• Your daughter learned a new cuss word because you didn’t change the channel from Howard Stern? Blame it on satellite radio technology!
  • Don’t want to pay your Federal taxes? Disagree with how the government uses the money and don’t pay!

You see, by applying the Trumped Up, Trickle Blame Down method, you can skirt any issue and deflect the way Donald has his entire career. With enough practice, you, too, may find yourself blaming a microphone, a mean debate moderator, a Mexican-American judge, the liberal media, etc.

Believe me, this is not an endorsement for Hillary Clinton as much as this is an appeal for decency and respect. Want to know why Trump has dragged this election into the pits of Kardashia? Because we’re suckers for this type of content, that’s why. We’re a growing population of timeline-scrolling zombies with the attention spans of cats on crack. We’re fascinated with wreck on the side of the road, which is why so many people watched last Monday’s debate – we were waiting for the wreck and Trump came through!

Many people feel that we don’t have quality candidates this election cycle. My response is, uh, yeah, we actually did. But we sold ourselves short by choosing the entertainment value of a Trump candidacy over qualified candidates who actually respected the office they were seeking.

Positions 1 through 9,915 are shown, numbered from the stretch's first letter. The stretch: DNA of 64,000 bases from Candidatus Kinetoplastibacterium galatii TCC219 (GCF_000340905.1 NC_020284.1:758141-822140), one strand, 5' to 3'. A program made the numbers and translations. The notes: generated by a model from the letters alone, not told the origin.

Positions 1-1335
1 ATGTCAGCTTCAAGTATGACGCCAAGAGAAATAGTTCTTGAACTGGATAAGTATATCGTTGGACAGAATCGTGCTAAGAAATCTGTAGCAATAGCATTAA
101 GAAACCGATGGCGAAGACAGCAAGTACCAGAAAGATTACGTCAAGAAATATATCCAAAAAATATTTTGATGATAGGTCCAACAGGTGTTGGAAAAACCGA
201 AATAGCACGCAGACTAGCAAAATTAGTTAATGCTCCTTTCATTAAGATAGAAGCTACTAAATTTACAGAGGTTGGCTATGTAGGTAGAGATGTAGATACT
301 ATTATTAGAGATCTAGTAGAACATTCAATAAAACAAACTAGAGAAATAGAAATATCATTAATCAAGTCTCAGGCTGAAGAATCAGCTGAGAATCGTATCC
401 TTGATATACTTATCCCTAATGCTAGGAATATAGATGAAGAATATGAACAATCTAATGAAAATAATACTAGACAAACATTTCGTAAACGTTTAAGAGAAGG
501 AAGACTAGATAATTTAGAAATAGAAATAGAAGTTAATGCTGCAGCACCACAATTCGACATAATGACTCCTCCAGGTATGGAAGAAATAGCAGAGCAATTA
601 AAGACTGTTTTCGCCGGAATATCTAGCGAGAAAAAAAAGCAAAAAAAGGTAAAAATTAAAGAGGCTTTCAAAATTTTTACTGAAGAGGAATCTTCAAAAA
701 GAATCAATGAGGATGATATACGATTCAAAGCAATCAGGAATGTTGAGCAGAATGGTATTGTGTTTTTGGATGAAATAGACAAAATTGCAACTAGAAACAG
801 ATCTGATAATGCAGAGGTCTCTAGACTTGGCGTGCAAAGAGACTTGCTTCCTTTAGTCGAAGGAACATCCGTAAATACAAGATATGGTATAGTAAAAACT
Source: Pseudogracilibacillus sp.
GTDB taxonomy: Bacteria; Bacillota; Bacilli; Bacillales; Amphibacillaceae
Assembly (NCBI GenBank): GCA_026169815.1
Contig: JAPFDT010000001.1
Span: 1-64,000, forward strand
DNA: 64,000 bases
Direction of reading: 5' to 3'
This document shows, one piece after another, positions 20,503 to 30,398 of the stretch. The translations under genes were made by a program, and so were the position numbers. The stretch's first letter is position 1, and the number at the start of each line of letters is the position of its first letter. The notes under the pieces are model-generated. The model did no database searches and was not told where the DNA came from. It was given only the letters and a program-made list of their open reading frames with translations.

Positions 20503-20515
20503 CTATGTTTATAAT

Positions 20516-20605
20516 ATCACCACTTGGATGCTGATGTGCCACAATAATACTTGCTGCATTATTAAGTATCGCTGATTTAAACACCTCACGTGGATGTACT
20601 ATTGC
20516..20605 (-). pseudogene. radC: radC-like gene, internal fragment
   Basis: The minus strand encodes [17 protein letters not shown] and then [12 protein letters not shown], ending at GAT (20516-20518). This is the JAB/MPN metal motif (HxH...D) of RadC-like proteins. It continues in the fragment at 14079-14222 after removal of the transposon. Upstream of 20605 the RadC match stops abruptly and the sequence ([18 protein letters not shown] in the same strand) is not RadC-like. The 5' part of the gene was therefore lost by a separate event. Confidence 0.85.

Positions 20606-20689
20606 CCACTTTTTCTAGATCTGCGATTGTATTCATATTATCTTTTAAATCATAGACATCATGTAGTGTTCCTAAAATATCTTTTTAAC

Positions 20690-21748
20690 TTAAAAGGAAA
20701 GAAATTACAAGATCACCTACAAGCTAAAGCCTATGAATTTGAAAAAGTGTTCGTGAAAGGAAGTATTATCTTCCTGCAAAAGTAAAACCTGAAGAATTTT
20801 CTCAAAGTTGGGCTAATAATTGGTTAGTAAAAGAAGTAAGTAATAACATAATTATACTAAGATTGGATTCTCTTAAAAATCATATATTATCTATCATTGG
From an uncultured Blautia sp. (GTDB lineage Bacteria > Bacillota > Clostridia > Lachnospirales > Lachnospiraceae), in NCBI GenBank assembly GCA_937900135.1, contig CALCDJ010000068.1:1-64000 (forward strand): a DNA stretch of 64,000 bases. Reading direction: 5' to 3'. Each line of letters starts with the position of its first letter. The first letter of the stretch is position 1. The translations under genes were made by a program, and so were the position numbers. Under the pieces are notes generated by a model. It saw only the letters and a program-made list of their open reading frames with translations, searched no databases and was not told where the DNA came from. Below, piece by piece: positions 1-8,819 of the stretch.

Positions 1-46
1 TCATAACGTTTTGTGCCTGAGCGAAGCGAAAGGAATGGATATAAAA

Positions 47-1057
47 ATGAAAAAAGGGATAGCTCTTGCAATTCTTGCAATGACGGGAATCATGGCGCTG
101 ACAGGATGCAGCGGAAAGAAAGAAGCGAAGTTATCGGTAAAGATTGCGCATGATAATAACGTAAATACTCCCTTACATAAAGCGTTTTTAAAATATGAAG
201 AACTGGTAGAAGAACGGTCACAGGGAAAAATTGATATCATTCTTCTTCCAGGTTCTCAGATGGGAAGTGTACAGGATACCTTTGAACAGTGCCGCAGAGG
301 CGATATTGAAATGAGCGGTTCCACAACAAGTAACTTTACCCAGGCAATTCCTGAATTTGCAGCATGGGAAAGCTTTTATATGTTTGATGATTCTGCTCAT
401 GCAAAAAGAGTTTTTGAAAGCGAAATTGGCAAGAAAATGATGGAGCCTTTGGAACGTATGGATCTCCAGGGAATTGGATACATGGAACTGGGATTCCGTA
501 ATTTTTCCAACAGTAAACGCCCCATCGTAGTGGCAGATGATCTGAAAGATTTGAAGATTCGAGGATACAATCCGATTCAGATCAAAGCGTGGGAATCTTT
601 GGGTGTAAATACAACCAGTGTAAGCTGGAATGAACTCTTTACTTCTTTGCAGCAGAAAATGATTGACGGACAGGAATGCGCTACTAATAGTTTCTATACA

If we want better candidates, then we have to be better, too. And it starts at home with me. You. We try and teach our kids right from wrong and that doing the right thing is important. We want them to treat others the way they expect to be treated. And that includes the way this dad wants his daughter’s to be treated.

It’s hard to take a candidate and his policies seriously when he can’t seem to take women seriously.


Dorito-faced man in suit enters the Oval Office, sits on gold-plated chair.

“I asked you to bring me my coffee, you fat cow,” Trump barks.

Enter a panting Chris Christie holding a coffee cup. He stares off into the distance, wondering how a once-promising career led him to be Donald Trump’s b*#ch.

Cue sad music. Fade to black.


New book – Pancakes For Dinner! (Waldorf Press) – out September 15, 2017. Follow me on Twitter @phillipdcortez

Dear Matt Forte…

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“It’s an honor to play for such a great owner,” Forte didn’t say.